- Finances: Financial issues are another common cause of stress for many people, and they’re often tied indirectly to work-related stress. People who are deep in debt or who have multiple loans and payments tend to be more stressed. Other common finance-related causes of stress include worry about paying bills and maintaining a steady source of income.
- Relationships: Within your family, you might see stress reactions due to role expectations, sibling rivalries or problems between parents. In romantic relationships, issues such as unplanned pregnancy, infidelity or communication difficulties may lead to chronic stress.
- Physiological Reactions to Stress: During times of stress, your body produces the fight-or-flight hormones cortisol and adrenaline. These hormones help you react appropriately to hostile environments that may threaten your wellbeing. Cortisol and adrenaline increase your heart activity, raise your blood pressure and dilate your pupils.
While this reaction is natural (and even beneficial in small doses), your body isn’t meant to be in a constant state of stress or constantly releasing stress hormones. Having elevated cortisol levels for a prolonged period of time can lead to weight gain, acne, fatigue, high blood pressure and problems with concentration.
Warning Signs of Stress
Because stress warning signs and symptoms can easily blend in with your lifestyle without affecting you overtly, stress can creep up on you without any real notification. Often, you might not realize just how seriously stress is impacting your quality of life or your friends and family until you’ve relieved it or until someone else has pointed it out.
Signs of stress are generally categorized as cognitive, emotional, physical or behavioral. While the degree of symptoms may vary from person to person, the following are general indicators of chronic stress:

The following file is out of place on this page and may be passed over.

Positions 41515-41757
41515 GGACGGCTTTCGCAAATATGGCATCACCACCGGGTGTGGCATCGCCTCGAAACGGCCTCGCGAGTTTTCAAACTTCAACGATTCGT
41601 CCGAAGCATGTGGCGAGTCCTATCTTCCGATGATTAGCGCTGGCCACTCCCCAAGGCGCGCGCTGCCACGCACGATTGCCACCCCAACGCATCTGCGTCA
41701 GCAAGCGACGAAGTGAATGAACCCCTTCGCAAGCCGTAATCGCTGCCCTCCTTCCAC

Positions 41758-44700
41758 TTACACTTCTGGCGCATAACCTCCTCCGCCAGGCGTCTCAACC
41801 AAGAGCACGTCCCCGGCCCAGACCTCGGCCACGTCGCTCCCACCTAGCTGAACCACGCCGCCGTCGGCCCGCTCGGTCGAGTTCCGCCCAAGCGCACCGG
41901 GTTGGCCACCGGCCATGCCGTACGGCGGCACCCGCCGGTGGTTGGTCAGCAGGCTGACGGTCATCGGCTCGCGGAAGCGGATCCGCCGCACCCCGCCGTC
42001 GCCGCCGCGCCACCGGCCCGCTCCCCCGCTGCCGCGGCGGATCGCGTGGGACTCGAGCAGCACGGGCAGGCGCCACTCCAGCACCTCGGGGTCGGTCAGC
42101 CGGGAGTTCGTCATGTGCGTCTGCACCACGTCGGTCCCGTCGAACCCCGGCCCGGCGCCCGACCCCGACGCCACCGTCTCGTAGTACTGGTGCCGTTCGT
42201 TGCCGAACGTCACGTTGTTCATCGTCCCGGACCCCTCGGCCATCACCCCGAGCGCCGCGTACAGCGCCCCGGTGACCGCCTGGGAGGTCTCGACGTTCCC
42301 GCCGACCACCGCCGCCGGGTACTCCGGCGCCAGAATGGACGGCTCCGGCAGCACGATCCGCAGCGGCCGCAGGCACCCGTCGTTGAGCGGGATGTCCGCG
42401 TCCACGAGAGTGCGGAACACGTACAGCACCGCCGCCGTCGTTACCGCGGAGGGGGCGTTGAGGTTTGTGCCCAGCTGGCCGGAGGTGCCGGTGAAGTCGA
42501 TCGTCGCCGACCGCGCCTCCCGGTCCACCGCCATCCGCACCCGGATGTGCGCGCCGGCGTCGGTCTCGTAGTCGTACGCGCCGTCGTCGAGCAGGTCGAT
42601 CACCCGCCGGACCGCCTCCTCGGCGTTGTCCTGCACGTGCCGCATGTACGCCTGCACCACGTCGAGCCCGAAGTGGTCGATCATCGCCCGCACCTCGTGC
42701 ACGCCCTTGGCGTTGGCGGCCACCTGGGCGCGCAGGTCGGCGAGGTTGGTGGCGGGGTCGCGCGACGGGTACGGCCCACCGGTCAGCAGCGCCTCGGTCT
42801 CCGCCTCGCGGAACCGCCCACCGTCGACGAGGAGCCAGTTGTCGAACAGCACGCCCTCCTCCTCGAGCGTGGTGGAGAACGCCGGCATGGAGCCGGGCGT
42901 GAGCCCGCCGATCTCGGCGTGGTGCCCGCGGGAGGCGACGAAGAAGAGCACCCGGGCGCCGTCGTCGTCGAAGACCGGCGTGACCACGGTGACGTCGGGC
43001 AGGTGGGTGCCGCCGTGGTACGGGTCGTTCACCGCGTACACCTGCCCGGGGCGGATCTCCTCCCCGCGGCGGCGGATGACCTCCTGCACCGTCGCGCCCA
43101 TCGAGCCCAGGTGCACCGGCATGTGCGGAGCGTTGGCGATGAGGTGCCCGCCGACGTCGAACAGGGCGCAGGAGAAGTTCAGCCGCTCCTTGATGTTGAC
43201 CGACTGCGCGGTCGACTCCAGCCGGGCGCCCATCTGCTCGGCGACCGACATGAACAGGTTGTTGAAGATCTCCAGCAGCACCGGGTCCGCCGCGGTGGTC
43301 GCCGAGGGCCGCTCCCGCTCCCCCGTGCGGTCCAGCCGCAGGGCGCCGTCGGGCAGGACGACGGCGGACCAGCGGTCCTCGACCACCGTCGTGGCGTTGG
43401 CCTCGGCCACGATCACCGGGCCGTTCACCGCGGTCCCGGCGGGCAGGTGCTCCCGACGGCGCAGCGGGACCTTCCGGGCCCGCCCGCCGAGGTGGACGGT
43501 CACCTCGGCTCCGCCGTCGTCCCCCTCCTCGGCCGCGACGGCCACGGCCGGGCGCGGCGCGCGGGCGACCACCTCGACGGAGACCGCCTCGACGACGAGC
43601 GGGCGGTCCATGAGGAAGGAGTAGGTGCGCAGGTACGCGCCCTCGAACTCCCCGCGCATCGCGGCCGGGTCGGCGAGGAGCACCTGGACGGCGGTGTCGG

- Difficulty concentrating
- Lapses in judgment
- Negative outlook
- Increase in anxiety
- Mood swings
- Irrational anger
- Shortened temper
- Loss of pleasure or enjoyment
- Feelings of loneliness or isolation
- General dissatisfaction or unhappiness
- New aches and pains
- Irregular bowel movements, such as diarrhea or constipation
- Chest pains
- Decrease in sex drive
- Frequent and lingering colds
- Unexplained skin inflammation
- Change in eating habits
- Change in sleeping habits
- Isolation from interaction with others
- Procrastinating on work, school or family duties
- Substance dependency
- Development of nervous habits or tics
If you or someone close to you seems to be exhibiting some or many of the warning signs above, consider speaking to a professional. If left untreated, chronic stress can negatively impact your health in both direct and indirect ways. Sometimes, signs of stress are caused by other psychological or medical problems, and fixing these existing troubles may help alleviate stress and increase your quality of life.